He was born in Fresno on August 4, 1931, to Sarah Louise Procter and Harold White. Once his mother remarried, Wayne took the last name of his beloved stepfather, Ralph Merry. The Merry family moved frequently in those early years and eventually settled in Calistoga, California. All the way through school, Wayne was free to roam in the nearby woods in search of adventure with his younger brother Bill, who belayed him on his first climb in the St. Helena Palisades. Through Boy Scout trips, Wayne became enchanted with Desolation Valley and the Sierra Nevada, and he met real mountaineers such as Art Reyman.
Wayne attended Stockton College briefly, where he pursued an interest in music as he played both trumpet and baritone trombone. This first stint at higher education was interrupted by the outbreak of the Korean War. Wayne enlisted in the Navy, a move that ended up advancing his climbing career. While stationed in San Diego as a dental technician, he joined the local Rock Climbing Section of the Sierra Club and paired up with the likes of Jerry Gallwas, Gary Hemming, George Schlief and Barbara Lilley to climb at Mission Gorge, Tahquitz, Joshua Tree, and eventually, Yosemite.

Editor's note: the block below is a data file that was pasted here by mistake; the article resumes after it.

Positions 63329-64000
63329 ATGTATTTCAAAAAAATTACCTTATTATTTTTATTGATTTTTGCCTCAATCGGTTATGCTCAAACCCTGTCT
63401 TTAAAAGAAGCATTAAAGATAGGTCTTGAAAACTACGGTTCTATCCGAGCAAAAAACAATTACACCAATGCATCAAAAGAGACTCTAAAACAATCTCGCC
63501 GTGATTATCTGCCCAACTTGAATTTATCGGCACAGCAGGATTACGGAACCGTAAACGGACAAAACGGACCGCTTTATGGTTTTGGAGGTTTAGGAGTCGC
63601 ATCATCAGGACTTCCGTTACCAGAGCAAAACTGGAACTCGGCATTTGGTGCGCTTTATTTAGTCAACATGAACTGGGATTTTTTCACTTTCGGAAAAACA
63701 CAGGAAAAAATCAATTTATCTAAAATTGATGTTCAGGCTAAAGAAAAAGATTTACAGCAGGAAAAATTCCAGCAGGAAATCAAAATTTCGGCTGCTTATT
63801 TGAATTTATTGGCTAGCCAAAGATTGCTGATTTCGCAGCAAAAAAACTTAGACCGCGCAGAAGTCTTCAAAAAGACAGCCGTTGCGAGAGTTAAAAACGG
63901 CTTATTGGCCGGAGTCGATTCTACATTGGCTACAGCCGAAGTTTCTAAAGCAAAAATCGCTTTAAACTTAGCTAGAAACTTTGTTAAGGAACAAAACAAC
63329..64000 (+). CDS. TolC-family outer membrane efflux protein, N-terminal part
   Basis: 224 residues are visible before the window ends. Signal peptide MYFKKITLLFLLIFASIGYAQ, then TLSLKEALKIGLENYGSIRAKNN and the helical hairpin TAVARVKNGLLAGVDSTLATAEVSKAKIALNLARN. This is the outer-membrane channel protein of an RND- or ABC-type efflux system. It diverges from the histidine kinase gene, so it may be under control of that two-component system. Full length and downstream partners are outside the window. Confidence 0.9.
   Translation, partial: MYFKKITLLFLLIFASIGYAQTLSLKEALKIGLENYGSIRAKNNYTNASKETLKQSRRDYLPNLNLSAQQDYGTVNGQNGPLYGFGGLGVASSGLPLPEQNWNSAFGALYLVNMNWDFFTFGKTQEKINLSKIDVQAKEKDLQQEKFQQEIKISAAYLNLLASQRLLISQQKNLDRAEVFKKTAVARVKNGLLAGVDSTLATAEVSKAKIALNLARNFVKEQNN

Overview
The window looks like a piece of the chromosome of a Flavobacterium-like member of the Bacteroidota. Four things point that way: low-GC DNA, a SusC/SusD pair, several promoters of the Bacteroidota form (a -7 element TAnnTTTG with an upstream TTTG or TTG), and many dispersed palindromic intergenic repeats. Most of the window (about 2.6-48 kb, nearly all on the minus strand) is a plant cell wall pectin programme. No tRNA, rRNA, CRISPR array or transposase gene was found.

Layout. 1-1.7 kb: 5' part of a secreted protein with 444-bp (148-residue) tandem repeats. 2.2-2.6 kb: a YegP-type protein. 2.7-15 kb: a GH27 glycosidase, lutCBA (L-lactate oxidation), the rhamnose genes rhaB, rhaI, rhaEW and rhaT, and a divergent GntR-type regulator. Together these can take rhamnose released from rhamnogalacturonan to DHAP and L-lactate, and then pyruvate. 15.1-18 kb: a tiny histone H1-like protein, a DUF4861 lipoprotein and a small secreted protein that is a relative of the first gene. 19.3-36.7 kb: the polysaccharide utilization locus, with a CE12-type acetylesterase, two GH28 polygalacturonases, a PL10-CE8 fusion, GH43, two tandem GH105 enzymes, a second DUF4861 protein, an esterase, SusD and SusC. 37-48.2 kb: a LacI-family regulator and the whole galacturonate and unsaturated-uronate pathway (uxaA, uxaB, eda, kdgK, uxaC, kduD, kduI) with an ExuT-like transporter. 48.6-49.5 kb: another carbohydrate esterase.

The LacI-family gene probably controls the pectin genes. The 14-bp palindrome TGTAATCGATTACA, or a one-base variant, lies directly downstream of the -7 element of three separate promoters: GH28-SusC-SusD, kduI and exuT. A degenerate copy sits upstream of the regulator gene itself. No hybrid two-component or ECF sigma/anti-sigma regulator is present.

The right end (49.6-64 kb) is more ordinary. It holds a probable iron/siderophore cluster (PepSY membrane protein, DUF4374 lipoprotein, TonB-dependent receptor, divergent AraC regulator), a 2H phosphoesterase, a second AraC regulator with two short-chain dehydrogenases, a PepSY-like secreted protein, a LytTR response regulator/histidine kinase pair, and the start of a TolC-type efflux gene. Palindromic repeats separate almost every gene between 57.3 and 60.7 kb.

Enjoying the spacious luxury of El Cap Towers, Wayne Merry takes a welcome break during the first ascent of the Nose in 1958. [Photo] Wayne Merry collection
Deployed as a medic in the Fleet Marine Force, Wayne fulfilled his service by teaching dental technicians in Hawaii until he was discharged early in 1956 to help care for his stepfather, who died of prostate cancer the following year.